Volunteer Law Clerks Not Law Clerks

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Volunteer Law Clerks Not Law Clerks

Postby Anonymous User » Wed Aug 01, 2018 5:02 pm

I know that there has been some discussion on these forums regarding whether volunteer law clerks are/should be treated the same as term or permanent law clerks, including whether they should be listing their official title as "law clerk" or "volunteer law clerk" on their resumes. So, I thought this might be helpful for future reference.

Our circuit received an email recently in which Judges were informed that individuals who work for chambers on a volunteer (i.e., non-paid) basis, including volunteer law clerks, are prohibited from listing their official title as "law clerk," volunteer law clerk," or any derivation thereof on resumes (or similar employment documents). The email cited to the Guide to Judiciary Policy as the basis for the rule. Judges were also instructed to warn any applicable individuals that HR has and will continue to refuse to verify the employment of someone as a law clerk who describes him or herself as having served as a volunteer law clerk, even if that individual had responsibilities co-extensive with those of permanent and/or term law clerks. The email warns that failure to abide by the Judiciary Policy constitutes a violation of the policy and misrepresentation.

Interesting.

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Re: Volunteer Law Clerks Not Law Clerks

Postby Anonymous User » Wed Aug 01, 2018 7:51 pm

More evidence that the idea of a volunteer law clerk is ridiculous. The only situation where it makes sense is for non-US citizens who really want to clerk.

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Re: Volunteer Law Clerks Not Law Clerks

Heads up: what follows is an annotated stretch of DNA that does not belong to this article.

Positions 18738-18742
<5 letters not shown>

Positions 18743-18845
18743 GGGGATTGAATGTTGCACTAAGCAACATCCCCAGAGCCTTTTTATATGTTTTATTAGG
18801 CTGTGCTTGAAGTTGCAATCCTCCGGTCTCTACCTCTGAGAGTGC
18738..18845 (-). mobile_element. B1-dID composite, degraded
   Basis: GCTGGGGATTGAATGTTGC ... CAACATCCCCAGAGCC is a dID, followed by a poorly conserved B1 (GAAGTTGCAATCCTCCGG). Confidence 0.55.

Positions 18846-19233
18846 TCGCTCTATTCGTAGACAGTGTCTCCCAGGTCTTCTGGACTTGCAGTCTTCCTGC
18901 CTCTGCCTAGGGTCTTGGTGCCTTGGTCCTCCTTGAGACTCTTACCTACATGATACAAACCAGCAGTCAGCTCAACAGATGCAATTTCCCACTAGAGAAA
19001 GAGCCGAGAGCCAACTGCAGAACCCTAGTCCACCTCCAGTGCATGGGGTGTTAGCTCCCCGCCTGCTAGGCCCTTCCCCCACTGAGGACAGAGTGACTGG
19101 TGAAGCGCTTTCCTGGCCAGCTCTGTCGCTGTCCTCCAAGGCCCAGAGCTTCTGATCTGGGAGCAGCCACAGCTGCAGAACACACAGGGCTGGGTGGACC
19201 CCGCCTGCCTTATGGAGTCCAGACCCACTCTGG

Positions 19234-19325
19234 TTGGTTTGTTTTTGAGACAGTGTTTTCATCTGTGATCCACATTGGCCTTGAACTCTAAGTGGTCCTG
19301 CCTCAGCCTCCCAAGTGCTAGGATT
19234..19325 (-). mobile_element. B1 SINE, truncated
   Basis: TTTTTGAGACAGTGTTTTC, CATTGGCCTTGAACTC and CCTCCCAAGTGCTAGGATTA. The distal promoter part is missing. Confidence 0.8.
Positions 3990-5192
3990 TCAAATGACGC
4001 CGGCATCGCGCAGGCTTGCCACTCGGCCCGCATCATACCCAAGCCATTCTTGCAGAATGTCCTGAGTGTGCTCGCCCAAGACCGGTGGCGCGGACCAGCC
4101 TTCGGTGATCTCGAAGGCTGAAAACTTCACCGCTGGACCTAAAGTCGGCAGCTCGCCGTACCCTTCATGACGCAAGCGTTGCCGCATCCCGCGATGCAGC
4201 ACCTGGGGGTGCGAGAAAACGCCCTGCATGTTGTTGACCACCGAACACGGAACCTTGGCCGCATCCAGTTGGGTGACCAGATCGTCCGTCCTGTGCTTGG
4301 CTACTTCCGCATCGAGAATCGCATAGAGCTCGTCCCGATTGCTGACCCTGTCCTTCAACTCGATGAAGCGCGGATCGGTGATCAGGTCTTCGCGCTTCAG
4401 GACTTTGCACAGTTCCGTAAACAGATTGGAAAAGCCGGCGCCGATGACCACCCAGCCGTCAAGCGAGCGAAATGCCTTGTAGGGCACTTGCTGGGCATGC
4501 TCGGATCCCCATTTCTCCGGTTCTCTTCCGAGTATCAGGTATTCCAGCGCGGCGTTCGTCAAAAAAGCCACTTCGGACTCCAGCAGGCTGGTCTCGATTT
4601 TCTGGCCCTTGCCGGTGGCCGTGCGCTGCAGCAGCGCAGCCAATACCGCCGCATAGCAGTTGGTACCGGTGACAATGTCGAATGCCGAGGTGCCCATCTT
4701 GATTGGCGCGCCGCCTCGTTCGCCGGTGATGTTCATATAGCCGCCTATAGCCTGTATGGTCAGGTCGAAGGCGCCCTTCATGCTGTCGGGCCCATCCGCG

Postby Anonymous User » Wed Aug 01, 2018 8:07 pm

It’s not ridiculous with the right judge, supervision, and assignments when you can’t get a paying job in your jurisdiction.

It’s kind of shitty that the judiciary is giving volunteers a hard time over a fucking title. The only thing this accomplishes is maintain the prestige of clerkships. People who land paid A3 clerkships are going to be ok even with a little credential inflation caused by “volunteers” law clerks”

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Wild Card

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Re: Volunteer Law Clerks Not Law Clerks

Postby Wild Card » Wed Aug 01, 2018 9:37 pm

Thank you for sharing this important information with us.

Some judges have insisted that "volunteer" law clerks are treated exactly the same as law clerks.

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Re: Volunteer Law Clerks Not Law Clerks

Postby Anonymous User » Wed Aug 01, 2018 10:25 pm

Who sent the email? That's a pretty shitty way of handling it. As an A3 law clerk, I think it's silly to try and take away the law clerk title from volunteers. For some courts, they give the paid clerks a decent QoL by helping better spread the caseload. If they're doing the same work, they deserve the title. At the end of the day, though, that's the judge's call.

If this is an HR email, I have to laugh. I can't imagine that many A3 judges give a single crap about what HR thinks on that topic. HR can refuse to verify, but I have no doubt the judge would. And the judge's opinion is the one that actually matters. I'm not the sort of person who looks down on HR or anyone else who works at the courts. I appreciate what they do. However, that is a craptastic, petty, and insulting policy. If that is an HR policy, I think they might be regretting that approach soon. I can't imagine that the judges who value their volunteer clerks took that email too well. And if there's one thing you don't want to do while working for the court, it's piss off the guys with life tenure.

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Re: Volunteer Law Clerks Not Law Clerks

Postby Anonymous User » Thu Aug 02, 2018 12:13 pm

Could you disclose which circuit this was?

minnbills

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Re: Volunteer Law Clerks Not Law Clerks

Postby minnbills » Thu Aug 02, 2018 1:38 pm

Wow that's a really awful thing for this circuit to do.

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Re: Volunteer Law Clerks Not Law Clerks

Postby esther0123 » Thu Aug 02, 2018 2:51 pm

Anonymous User wrote:Who sent the email? That's a pretty shitty way of handling it. As an A3 law clerk, I think it's silly to try and take away the law clerk title from volunteers. For some courts, they give the paid clerks a decent QoL by helping better spread the caseload. If they're doing the same work, they deserve the title. At the end of the day, though, that's the judge's call.